Several hospitalized after blast at IL silicon plant

Several hospitalized after blast at IL silicon plant

A "catastrophic explosion" rocked a chemical plant in northern IL, killing at least one person with two missing and four hospitalized.

An unknown number of employees, likely less than five people, are still unaccounted for following the "catastrophic explosion" that hit around 9:30 p.m. local time, said Cmdr.

One person was found dead at the scene Saturday, Waukegan Fire Marshal Steven Lenzi said.

A "catastrophic explosion" left at least two people dead and others injured or unaccounted for at a silicone plant in IL on May 3, 2019.


Authorities have not identified the employees but Lenzi said it's unlikely the missing workers survived.

The fire has been extinguished, and hazardous materials technicians and other teams are on the scene and searching, Lenzi said.

The body of a worker who had been missing was recovered and handed over to the Lake County coroner, Waukegan Fire Marshal Steve Lenzi told ABC News.

The cause of the explosion Friday night at the plant hasn't been determined. "The City of Waukegan has the full support of the Lake County Sheriff's Office, as they continue search-and-rescue operations, and their investigation". He said at least half of the building still needs to be searched.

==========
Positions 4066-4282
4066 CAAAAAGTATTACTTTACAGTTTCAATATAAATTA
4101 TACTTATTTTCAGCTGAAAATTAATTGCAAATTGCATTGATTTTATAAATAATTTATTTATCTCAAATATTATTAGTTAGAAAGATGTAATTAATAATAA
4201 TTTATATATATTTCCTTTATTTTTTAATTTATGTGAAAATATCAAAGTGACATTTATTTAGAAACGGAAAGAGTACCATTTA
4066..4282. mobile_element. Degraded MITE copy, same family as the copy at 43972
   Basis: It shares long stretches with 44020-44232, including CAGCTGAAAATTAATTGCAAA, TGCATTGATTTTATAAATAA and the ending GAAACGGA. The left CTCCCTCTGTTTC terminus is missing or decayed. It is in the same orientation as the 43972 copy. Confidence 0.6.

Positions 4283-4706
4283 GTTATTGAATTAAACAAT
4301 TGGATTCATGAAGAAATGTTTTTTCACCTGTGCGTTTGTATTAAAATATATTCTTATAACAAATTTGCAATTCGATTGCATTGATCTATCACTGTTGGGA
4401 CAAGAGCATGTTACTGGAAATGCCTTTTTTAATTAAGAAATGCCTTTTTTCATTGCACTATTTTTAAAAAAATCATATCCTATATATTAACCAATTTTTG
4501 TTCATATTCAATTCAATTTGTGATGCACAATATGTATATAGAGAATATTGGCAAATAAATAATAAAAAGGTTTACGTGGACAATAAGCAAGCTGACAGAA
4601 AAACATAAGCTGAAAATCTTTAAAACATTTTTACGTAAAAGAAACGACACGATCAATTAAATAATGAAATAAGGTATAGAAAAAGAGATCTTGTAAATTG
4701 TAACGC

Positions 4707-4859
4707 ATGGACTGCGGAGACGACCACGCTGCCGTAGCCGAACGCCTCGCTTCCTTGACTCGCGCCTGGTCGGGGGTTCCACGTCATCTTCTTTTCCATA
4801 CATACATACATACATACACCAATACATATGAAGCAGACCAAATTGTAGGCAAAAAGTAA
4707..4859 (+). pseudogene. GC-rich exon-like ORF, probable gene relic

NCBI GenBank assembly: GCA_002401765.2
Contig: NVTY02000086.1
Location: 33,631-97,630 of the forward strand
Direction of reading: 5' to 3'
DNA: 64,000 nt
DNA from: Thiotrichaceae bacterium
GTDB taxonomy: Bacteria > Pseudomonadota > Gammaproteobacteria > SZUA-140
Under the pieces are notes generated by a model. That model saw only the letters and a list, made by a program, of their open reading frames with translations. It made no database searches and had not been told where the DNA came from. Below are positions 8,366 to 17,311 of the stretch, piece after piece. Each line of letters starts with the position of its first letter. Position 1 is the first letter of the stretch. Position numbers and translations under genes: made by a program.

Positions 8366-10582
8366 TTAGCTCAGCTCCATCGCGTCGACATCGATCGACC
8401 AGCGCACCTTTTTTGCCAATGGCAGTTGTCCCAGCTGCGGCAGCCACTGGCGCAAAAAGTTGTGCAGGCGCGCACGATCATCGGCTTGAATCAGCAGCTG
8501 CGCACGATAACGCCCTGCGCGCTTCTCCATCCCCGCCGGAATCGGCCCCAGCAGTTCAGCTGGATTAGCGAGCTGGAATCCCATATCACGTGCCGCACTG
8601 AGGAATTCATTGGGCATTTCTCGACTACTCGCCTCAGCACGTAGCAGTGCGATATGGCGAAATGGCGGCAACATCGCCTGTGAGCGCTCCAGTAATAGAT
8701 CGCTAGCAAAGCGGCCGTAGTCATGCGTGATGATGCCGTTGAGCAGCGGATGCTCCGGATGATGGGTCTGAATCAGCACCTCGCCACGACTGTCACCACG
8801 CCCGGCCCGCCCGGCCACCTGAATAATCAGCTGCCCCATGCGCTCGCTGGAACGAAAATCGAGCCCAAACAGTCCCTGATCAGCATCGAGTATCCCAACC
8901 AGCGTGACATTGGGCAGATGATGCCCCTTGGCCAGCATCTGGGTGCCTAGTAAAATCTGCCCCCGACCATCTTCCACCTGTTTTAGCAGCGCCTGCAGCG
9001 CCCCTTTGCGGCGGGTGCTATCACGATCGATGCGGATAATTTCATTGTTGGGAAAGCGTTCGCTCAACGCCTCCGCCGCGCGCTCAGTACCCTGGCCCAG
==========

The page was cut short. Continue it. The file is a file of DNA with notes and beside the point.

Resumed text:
AB Specialty Silicones, which owns the plant, manufactures and distributes various grades of silicone products, CBS Chicago reported. Four were taken to hospitals and two declined treatment. She also said a supervisor tried to warn people to get out of the building before the explosion. The company's general manager, Mac Penman, issued a statement Saturday saying: "We are shocked and heartbroken by the tragedy that occurred in our plant last night".

Waukegan is about 50 miles (80 kilmoters) north of Chicago.

Residents in the area said they heard the explosion and felt their homes shake. Lenzi said that there were no injuries to any emergency personnel.

Over 100 firefighters responded to the blast from at least 30 different fire departments, Lenzi said.


Nancy Carreno, who lives near the plant, told The Chicago Tribune the explosion didn't break any windows but it was loud. "We are working to determine the cause".

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